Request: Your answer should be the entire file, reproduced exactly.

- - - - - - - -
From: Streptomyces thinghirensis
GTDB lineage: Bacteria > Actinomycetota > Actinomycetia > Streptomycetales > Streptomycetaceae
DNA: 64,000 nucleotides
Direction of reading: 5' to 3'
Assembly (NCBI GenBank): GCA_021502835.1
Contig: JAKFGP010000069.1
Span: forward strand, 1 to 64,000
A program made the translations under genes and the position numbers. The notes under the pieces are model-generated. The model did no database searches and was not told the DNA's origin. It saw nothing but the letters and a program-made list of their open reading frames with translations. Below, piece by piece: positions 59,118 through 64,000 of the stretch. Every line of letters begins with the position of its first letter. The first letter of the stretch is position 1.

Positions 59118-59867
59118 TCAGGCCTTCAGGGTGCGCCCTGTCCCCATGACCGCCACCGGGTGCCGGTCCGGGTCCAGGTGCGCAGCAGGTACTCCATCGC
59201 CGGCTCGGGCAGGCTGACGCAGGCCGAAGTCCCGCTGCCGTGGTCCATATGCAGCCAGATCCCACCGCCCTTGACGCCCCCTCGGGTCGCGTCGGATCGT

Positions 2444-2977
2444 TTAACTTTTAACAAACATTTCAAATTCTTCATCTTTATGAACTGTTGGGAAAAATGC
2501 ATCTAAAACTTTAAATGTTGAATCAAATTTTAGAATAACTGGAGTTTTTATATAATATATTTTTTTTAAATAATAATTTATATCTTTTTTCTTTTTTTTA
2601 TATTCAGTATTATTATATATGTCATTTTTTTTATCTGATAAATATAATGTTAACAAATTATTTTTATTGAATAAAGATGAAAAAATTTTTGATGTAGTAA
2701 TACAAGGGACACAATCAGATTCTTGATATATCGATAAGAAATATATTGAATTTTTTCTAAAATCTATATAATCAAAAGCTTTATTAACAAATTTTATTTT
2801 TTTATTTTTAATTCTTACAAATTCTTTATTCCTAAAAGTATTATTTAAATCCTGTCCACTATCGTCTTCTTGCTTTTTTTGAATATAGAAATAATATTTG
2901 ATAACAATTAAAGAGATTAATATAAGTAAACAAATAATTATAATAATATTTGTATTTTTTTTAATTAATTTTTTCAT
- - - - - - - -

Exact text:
From: Streptomyces thinghirensis
GTDB lineage: Bacteria > Actinomycetota > Actinomycetia > Streptomycetales > Streptomycetaceae
DNA: 64,000 nucleotides
Direction of reading: 5' to 3'
Assembly (NCBI GenBank): GCA_021502835.1
Contig: JAKFGP010000069.1
Span: forward strand, 1 to 64,000
A program made the translations under genes and the position numbers. The notes under the pieces are model-generated. The model did no database searches and was not told the DNA's origin. It saw nothing but the letters and a program-made list of their open reading frames with translations. Below, piece by piece: positions 59,118 through 64,000 of the stretch. Every line of letters begins with the position of its first letter. The first letter of the stretch is position 1.

Positions 59118-59867
59118 TCAGGCCTTCAGGGTGCGCCCTGTCCCCATGACCGCCACCGGGTGCCGGTCCGGGTCCAGGTGCGCAGCAGGTACTCCATCGC
59201 CGGCTCGGGCAGGCTGACGCAGGCCGAAGTCCCGCTGCCGTGGTCCATATGCAGCCAGATCCCACCGCCCTTGACGCCCCCTCGGGTCGCGTCGGATCGT

Positions 2444-2977
2444 TTAACTTTTAACAAACATTTCAAATTCTTCATCTTTATGAACTGTTGGGAAAAATGC
2501 ATCTAAAACTTTAAATGTTGAATCAAATTTTAGAATAACTGGAGTTTTTATATAATATATTTTTTTTAAATAATAATTTATATCTTTTTTCTTTTTTTTA
2601 TATTCAGTATTATTATATATGTCATTTTTTTTATCTGATAAATATAATGTTAACAAATTATTTTTATTGAATAAAGATGAAAAAATTTTTGATGTAGTAA
2701 TACAAGGGACACAATCAGATTCTTGATATATCGATAAGAAATATATTGAATTTTTTCTAAAATCTATATAATCAAAAGCTTTATTAACAAATTTTATTTT
2801 TTTATTTTTAATTCTTACAAATTCTTTATTCCTAAAAGTATTATTTAAATCCTGTCCACTATCGTCTTCTTGCTTTTTTTGAATATAGAAATAATATTTG
2901 ATAACAATTAAAGAGATTAATATAAGTAAACAAATAATTATAATAATATTTGTATTTTTTTTAATTAATTTTTTCAT